May 21 2005, 8:40 am PT | Posted in: Hair Pieces / Systems
My girlfriend and I don’t think that we have hair loss problems (at least not yet), but we would LOVE to have fuller hair so that we wouldn’t need to use hair extensions (which I assume all the celebs use because no one has hair like that!). Could transplants do this for us too?
Historical Perspective: It is important to understand that many of the accoutrements that adorn our bodies arose from earlier, less sophisticated times. The use of wigs date back to the Egyptians in the years between 4000-300 BC. They were used extensively by men and women. The Greeks were the first to popularize wigs and braids and that began the long torturous route to hair styles that cycled in popularity for the next few thousand years. In the middle ages (1200-1400 AD), single women showed their health and vitality by demonstrating full heads of hair, much of the hair manufactured from animals. Once married, only the husband could see the head uncovered, so it was the young single, female that had to appear healthy and capable of producing healthy children. Even back then, women were packaging themselves for the marriage process. As the populations started to concentrate more and more in the cities, the disease tuberculosis, took its toll. For the malnourished females whose heads were uncovered, their hair showed a window into their core health. Those women who were not sick but had the misfortune to have a fine hair, appeared sickly. So women with a thin head of hair wore a wig or used braids to increase the fullness of their hair, thus appearing healthier. Sexual attractiveness and a healthy appearance were inextricably linked early in our evolving society. Paintings since the late renaissance, showed women with abundant body fat and full heads of luxurious hair. As tuberculosis is blind to socioeconomic conditions, the successful artisans were engaged by wealthier clients to create the illusion of health with abundant hair and lots of braids. The concepts of portrait art, showed what the person wanted to look like, not what they actually looked like. As the hair became thicker, it hid signs of illness or malnutrition. Braids became common place and the use of wigs and other hair extensions remain part of our cultural heritage, as our question suggests.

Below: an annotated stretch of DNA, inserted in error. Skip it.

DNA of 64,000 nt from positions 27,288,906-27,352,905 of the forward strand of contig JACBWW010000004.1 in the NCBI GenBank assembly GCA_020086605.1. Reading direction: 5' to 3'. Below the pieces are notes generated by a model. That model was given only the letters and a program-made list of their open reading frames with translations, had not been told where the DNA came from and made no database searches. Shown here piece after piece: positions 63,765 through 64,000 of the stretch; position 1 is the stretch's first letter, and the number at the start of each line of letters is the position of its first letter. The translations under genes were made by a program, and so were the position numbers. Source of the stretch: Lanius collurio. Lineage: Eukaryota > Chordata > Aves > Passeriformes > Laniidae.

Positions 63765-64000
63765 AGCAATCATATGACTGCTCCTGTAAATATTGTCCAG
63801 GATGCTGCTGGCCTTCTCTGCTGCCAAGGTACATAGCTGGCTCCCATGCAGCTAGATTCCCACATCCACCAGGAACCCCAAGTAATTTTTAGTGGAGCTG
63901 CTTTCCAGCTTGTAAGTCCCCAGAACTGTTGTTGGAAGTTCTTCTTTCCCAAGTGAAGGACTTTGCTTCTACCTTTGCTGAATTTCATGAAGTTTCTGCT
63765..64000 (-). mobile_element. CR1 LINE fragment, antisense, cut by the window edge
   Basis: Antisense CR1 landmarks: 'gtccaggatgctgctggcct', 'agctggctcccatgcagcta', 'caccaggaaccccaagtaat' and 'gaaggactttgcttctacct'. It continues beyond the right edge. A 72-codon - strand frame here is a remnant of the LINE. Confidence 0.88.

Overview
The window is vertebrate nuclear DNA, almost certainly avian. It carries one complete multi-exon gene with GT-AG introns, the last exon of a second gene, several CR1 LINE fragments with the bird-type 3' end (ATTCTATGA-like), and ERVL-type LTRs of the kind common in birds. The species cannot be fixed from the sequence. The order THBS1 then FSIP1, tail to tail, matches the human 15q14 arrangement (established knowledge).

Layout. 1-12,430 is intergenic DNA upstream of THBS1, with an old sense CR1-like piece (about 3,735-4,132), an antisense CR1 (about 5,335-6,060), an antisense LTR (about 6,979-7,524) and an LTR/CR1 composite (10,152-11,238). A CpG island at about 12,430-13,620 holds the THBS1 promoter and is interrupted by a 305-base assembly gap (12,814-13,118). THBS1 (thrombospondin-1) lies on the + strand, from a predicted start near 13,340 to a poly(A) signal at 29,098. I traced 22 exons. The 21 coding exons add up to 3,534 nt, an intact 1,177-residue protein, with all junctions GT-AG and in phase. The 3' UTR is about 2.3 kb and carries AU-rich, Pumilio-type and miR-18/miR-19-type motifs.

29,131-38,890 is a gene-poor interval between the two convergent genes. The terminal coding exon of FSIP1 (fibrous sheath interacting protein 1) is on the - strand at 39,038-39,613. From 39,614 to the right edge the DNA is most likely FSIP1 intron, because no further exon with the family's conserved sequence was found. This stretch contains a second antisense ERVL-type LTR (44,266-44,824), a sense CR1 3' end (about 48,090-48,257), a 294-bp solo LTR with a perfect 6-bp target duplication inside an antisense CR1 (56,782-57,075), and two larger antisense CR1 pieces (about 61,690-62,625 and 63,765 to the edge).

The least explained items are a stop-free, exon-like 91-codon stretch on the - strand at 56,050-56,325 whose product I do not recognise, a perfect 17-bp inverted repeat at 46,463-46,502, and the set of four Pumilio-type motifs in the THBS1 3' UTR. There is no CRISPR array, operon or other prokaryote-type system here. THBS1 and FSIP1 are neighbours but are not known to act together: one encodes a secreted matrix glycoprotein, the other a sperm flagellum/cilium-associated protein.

No, hair transplantation should not be used to increase the fullness of a normal head of hair, but the use of hair extensions and other such devices comes with a hidden cost for some people. That cost can be progressive hair loss. When it happens, it is caused by the continuous pulling that these devices produce on the hair at the point where they are attached. If you weave your existing hair into the matting of the extension to hold it, then the constant pulling from the attachment can produce Traction Alopecia (hair loss from pulling) and it can be permanent if the process continues. I have seen women with patches of hair loss or hair thinning from these extensions. What they do to manage the proble, is put in more extensions around the thinning area. This successfully masks the thinning area while it damages the healthy area nearby. Eventually, these damaged areas become confluent. My advice to you is to respect your hair and watch carefully for any signs of Traction Alopecia. Make sure that you are not starting a cycle that worsens with time.